South Sudanese man, 29, allegedly posed as high school student in Windsor, Ont.

Fingerprints from an earlier attempt to get into the United States led to the detention of a South Sudanese man who was living in Windsor, Ont., allegedly as a high school student, border officials say.

Man's name appears on Catholic Central high school basketball scores

Jonathan Nicola was listed on the Windsor Essex County Secondary School Athletic Association website as playing for Catholic Central. (Stacey Janzer/CBC)

Fingerprints from an earlier attempt to get into the United States led to the detention of a South Sudanese man who was living in Windsor, Ont., allegedly as a high school student, border officials say.

Jonathan Nicola came to Canada in November 2015 on a student visa to study in Windsor until January 2017, according to submissions made by the Canada Border Services Agency at an Immigration and Refugee Board hearing April 19.

When he entered the country his passport and visa application listed his birth date as November 1998. But when he applied for a U.S visitor visa in April, his fingerprints matched an individual who'd already applied for a visa with a birth date in November 1986, the CBSA alleges.

Nicola is being held because the board determined he is a flight risk.

Listed in basketball scores 

The Windsor Essex Catholic District School Board confirmed he attended one of its schools and the region's athletic association lists a Jonathan Nicola on Catholic Central high school's senior boys basketball team.

A student who says he played against Nicola in high school basketball this past winter remembers his size and ability.

"At 6'10 he was pretty dominant, he was dunking on everybody, it was pretty hard," said Fazar Yousif, 15, who attends Kennedy Collegiate high school.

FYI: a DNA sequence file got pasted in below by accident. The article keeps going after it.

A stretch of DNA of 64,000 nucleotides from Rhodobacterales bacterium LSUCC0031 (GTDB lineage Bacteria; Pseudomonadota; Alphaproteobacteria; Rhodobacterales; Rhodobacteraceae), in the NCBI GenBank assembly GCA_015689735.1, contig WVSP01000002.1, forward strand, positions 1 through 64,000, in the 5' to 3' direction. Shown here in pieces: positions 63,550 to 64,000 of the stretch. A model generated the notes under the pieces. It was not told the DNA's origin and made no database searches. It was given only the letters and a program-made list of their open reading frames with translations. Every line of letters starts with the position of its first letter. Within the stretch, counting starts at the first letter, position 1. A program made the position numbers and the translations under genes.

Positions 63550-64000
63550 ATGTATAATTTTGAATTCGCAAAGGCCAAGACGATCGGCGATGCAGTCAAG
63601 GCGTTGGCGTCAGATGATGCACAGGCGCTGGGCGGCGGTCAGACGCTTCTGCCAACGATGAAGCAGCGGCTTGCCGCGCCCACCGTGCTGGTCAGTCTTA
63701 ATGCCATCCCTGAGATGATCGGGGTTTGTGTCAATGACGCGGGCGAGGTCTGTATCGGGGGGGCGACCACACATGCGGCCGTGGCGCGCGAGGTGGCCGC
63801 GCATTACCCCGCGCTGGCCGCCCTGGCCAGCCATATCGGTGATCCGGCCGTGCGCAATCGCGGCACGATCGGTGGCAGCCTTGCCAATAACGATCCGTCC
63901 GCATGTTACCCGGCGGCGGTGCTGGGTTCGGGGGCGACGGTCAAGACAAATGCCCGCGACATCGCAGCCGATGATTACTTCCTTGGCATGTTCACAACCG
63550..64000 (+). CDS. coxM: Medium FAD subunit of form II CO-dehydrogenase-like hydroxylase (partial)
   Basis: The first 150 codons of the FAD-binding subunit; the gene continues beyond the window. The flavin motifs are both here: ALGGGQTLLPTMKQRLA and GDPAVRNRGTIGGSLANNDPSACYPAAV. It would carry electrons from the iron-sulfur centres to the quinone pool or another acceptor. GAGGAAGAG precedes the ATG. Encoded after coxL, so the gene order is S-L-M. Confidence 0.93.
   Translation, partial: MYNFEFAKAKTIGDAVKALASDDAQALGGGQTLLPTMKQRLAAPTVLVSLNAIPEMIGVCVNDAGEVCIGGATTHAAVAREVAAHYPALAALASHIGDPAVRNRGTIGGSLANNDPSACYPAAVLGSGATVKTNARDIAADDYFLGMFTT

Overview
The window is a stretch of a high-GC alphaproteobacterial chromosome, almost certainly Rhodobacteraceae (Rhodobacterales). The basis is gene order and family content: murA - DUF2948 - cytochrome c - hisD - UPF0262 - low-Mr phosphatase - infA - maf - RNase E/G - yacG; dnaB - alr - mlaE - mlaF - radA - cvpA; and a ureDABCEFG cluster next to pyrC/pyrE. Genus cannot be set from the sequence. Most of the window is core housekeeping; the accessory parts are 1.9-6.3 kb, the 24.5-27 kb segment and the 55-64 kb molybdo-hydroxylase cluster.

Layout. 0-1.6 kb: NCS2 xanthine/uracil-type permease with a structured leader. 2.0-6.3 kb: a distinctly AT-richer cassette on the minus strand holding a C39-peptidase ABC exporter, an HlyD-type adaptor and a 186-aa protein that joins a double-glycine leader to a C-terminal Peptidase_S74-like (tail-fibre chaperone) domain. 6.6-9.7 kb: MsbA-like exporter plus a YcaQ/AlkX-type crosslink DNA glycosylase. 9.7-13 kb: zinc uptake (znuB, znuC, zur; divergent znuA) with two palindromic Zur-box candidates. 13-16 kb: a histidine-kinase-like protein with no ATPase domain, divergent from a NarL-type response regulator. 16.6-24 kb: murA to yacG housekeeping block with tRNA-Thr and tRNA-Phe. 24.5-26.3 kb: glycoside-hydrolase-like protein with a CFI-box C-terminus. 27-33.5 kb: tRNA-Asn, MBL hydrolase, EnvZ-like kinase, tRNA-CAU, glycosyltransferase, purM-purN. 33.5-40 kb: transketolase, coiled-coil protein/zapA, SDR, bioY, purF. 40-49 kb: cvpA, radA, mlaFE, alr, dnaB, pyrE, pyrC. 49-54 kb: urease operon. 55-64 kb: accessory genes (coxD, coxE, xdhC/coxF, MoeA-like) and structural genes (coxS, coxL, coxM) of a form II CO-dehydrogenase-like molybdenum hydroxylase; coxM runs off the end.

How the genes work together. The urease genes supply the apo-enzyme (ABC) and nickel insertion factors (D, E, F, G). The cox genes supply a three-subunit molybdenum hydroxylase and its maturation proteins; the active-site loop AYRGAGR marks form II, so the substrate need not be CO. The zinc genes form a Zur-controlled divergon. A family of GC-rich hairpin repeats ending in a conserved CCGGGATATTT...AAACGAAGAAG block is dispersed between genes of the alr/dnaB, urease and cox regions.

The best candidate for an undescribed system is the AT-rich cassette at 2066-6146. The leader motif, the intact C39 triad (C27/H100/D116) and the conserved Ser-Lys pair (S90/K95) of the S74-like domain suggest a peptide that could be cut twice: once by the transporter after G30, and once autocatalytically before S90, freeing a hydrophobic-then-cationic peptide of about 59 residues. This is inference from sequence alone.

Safeguards in place, board says 

Stephen Fields, a spokesman for the Catholic board, said he could not discuss this specific case due to privacy concerns.

"When we have a case that involves one of our students we're obliged to do what we can to protect their privacy," Fields told CBC News in a phone interview.

He said he was at the school Nicola attended Thursday speaking to the community's concerns. 

"We are sending some messaging through our director saying that our thoughts and prayers are with them. We understand that this is a difficult time, but if they would simply allow due process to take its course and respect the privacy of the people who are involved in this situation now," he said.

Fields said he has never heard of a case where a student was proven to have attended a Catholic school in Windsor under a false name.  

He said the board has safeguards in place to prevent international students from entering the system under false pretences. Those documents can include a passport, study permit or student visa — which Nicola had — immunization records and academic transcripts.

But if students have the proper paperwork signed off by Canadian immigration officials, the board takes the students at their word, Fields said.

"We take at face value the government documentation that they provide to us ," Fields said. "If somebody shows up with a passport that's stamped by the Government of Canada, generally we're fairly trusting the documents they're providing to us are valid."  

Detention review next week

Windsor-based immigration lawyer Eddie Kadri, who has no direct knowledge of this case, said these kinds of cases are the exception rather than the rule.

"We have a good system run by good people, but these things will slip through the cracks," he said.

"We have a good system, let's have faith in it. But there are  always ways  we can improve it. If anything else we can shine a light on this crack that needs to be closed."  

Nicola is being held at the South West Detention Centre in Windsor. He has a hearing with the immigration board to determine whether he made false statements when he applied to come to Canada.

A detention review is scheduled for April 26.

With files from the CBC's Stacey Janzer